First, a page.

Providing Asian investment advisory for non-sanctioned Eurasian Economic Union investors since 2011.
By Emil Avdaliani
Thailand holds a strategic position in Southeast Asia for Russia, acting as a gateway to the broader ASEAN region. It’s notable for being second in the region in economic strength. Recognizing this, Russia inaugurated a consulate in Phuket in July 2023, underscoring its keen interest in bolstering trade relations with the country, which is also popular with Russian tourists, some of whom establish small businesses.
Thailand, along with other Southeast Asian nations, has refrained from imposing sanctions on Russia, acknowledging its role as a crucial trade partner. Furthermore, Russia plays a central role in Thailand’s foreign policy, which is increasingly focused on diversifying its international relationships.
However, despite these dynamics, the bilateral trade between Russia and Thailand has experienced a substantial decline which has not been caused solely by the conflict in Ukraine but rather illustrated the overall challenges – distance and lack of viable trade routes – Russia is facing in redirecting its trade focus towards Asia.
In 2022, the trade volume between Russia and Thailand reached US$2 billion, marking a decrease of 9% from the previous year. This decline was largely attributed to technical challenges, including disruptions in logistics and payment systems. In contrast, the trade turnover in 2021 stood at US$2.3 billion, showing a 29% increase from the previous year. For perspective, in 2014, the bilateral trade was valued at US$3.9 billion.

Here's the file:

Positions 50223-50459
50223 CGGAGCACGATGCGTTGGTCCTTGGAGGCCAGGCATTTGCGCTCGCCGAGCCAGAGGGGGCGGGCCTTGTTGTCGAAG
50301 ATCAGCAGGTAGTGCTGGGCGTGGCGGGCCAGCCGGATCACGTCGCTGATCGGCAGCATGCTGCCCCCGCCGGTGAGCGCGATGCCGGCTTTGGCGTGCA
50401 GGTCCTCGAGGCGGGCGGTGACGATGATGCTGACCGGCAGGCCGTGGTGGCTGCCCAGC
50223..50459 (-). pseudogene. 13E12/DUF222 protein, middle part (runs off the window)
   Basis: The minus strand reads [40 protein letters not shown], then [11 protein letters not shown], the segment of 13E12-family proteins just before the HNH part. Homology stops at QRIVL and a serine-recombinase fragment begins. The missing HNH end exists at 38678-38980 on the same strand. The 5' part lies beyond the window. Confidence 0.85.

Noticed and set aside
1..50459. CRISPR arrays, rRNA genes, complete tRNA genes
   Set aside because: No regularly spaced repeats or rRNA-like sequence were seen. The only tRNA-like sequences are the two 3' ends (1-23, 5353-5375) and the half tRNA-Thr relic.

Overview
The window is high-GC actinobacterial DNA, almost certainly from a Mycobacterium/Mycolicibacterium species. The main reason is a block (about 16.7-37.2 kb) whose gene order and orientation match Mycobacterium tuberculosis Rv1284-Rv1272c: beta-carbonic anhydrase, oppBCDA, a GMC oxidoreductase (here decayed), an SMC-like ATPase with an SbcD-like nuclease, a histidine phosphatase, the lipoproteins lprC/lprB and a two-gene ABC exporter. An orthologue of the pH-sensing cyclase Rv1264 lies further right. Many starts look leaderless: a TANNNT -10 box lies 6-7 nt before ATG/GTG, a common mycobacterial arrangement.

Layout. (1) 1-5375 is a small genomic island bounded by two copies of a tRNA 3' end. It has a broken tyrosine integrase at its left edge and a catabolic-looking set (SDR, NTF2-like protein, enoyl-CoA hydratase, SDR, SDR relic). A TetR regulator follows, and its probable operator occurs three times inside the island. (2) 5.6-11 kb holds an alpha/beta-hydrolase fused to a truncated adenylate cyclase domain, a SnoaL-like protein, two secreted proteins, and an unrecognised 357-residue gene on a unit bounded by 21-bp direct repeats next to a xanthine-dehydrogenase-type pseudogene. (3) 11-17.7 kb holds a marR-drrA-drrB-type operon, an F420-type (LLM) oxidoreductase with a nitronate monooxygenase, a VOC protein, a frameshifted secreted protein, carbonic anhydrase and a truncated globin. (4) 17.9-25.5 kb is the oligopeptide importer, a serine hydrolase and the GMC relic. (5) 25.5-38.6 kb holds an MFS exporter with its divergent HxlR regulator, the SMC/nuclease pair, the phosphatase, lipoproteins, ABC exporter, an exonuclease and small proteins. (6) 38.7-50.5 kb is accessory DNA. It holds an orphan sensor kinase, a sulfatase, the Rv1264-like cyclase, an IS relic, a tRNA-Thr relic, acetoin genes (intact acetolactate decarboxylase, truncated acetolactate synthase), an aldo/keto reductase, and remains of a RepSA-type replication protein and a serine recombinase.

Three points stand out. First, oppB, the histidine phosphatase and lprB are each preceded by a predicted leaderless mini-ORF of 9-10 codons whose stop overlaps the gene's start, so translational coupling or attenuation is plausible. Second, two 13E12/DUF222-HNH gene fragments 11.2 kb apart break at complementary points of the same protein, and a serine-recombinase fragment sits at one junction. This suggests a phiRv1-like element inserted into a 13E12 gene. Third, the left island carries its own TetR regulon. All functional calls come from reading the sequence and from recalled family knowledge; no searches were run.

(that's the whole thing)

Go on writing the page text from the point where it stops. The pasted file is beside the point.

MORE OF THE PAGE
Thai and Russian officials have projected the trade turnover potential with Russia to be around US$10 billion, while other assessments suggest that Russia could potentially export goods worth up to US$20 billion to Thailand. However, these targets appear unattainable under the current geopolitical constraints.
Although Russia’s share in Thailand’s total trade turnover is no more than 0.5 percent, the country is reliant on imports of Russian metals, rubber, chemical products, petroleum products and fertilizers. Over the past 2-3 years, there is a notable increase in trade in agricultural products. Russia’s main exports are metals (40%), chemical products (23%), mineral fertilizers and precious stones (10% each). Other products are ferrous metals, aluminum, lime, cement and plastering materials, rubber and caoutchouc, cardboard and related items.
The main products Thailand exports to Russia are vehicles, tyres, canned and processed fruits, equipment and mechanical parts, refined oil, canned seafood, processed rubber, rice and other consumables.  Ukraine conflict has heavily impacted the Thai exports to Russia which, overall, decreased 43.3% to US$585.44 million in 2022. Exports of heavy vehicles were the most impacted, falling by 74.01%.